Security proposals submitted to the US and NATO by Russia this week represent a broad deal required to defuse escalating tensions between Moscow and the military bloc, one of the country’s top diplomats explained on Friday.
“Those two texts are not a menu from which one can pick and choose this or that. They are complementary and must be considered as a whole,” Russian Deputy Foreign Minister Sergey Ryabkov told journalists.
A pair of documents were delivered on Wednesday to Karen Donfried, the assistant secretary of state for European and Eurasian affairs in the US Department of State. They outline Russia’s position on what can be done to reduce tensions with NATO members, which have been rising for a number of years. One addresses Russian-US relations while the other is meant for the entire bloc, which is dominated by Washington.
NATO’s immediate response was to acknowledge the existence of the proposals and reiterate accusations against Moscow. Russia is conducting a “substantial, unprovoked, and unjustified” military buildup along its border with Ukraine and is making “false … claims of Ukrainian and NATO provocations” the statement said.
NATO’s refusal to acknowledge Russia’s legitimate concerns can only lead to further dangerous escalation, the Russian diplomat warned.
We make proposals, and get in return ultimatums. And under the cover of those ultimatums dangerous activities, which directly impact our national security interests, continue.
“We cannot tolerate this anymore,” Ryabkov pointed out.
The Russian diplomat suggested that the US and NATO should abandon the accusatory stance and start treating Moscow’s latest proposals “in a most serious manner.” The interests of both sides are in de-escalation, the official argued. He insisted it was up to the Western side to act now.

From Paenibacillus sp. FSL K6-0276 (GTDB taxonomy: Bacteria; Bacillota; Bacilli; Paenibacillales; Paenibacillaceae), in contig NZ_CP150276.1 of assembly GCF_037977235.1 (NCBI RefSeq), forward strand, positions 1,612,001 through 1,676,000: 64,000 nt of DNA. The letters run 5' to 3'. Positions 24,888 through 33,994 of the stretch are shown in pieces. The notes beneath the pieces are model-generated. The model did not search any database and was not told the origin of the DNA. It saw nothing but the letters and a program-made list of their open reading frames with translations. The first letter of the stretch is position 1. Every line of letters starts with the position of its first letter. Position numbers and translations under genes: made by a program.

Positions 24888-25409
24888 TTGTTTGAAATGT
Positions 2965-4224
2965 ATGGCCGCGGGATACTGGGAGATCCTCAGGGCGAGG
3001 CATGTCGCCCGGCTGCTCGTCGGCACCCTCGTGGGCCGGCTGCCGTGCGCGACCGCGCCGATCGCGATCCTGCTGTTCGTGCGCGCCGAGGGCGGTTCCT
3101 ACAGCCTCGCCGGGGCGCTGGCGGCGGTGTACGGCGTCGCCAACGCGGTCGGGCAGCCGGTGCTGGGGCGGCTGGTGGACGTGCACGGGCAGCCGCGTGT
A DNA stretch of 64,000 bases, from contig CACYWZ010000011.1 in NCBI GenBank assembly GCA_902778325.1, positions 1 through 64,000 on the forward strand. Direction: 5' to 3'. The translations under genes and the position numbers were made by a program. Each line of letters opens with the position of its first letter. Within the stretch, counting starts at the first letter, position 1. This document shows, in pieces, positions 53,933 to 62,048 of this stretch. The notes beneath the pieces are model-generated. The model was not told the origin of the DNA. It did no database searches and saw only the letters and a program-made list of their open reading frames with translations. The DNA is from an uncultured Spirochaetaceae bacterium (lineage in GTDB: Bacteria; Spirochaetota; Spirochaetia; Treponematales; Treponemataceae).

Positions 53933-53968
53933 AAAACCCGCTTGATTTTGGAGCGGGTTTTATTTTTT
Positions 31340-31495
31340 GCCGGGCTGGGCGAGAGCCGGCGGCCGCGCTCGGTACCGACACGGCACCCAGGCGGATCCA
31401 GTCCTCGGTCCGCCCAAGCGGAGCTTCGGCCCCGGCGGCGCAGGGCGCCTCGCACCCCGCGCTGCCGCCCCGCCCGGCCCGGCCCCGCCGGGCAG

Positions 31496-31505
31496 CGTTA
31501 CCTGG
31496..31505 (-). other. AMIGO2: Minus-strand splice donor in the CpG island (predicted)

“Washington and NATO allies should stop hostile activities directed against our nation, including unannounced military exercises, dangerous approaches and maneuvers of warships and warplanes, and stop the military development of Ukrainian territory,” he said.
Despite the fact that NATO forces have been training and equipping Ukrainian troops the bloc insists that it doesn’t pose any threat to Russia.
However, the Russian official reiterated that Ukraine’s hypothetical integration into NATO – which the Russian government believes could open the door for deployment of Western attack missile systems on Ukrainian territory – was a red line for Russia.
The current escalation of the diplomatic crisis broke out after Western claims, last month, that Russia was planning a military invasion of Ukraine and was gathering troops on its western flank for that purpose. The US and the EU threatened Moscow with harsh economic sanctions.
Russia said all its military maneuvers are defensive in nature and that the only way military action would start in Ukraine was if Kiev triggered it with some deliberate provocation.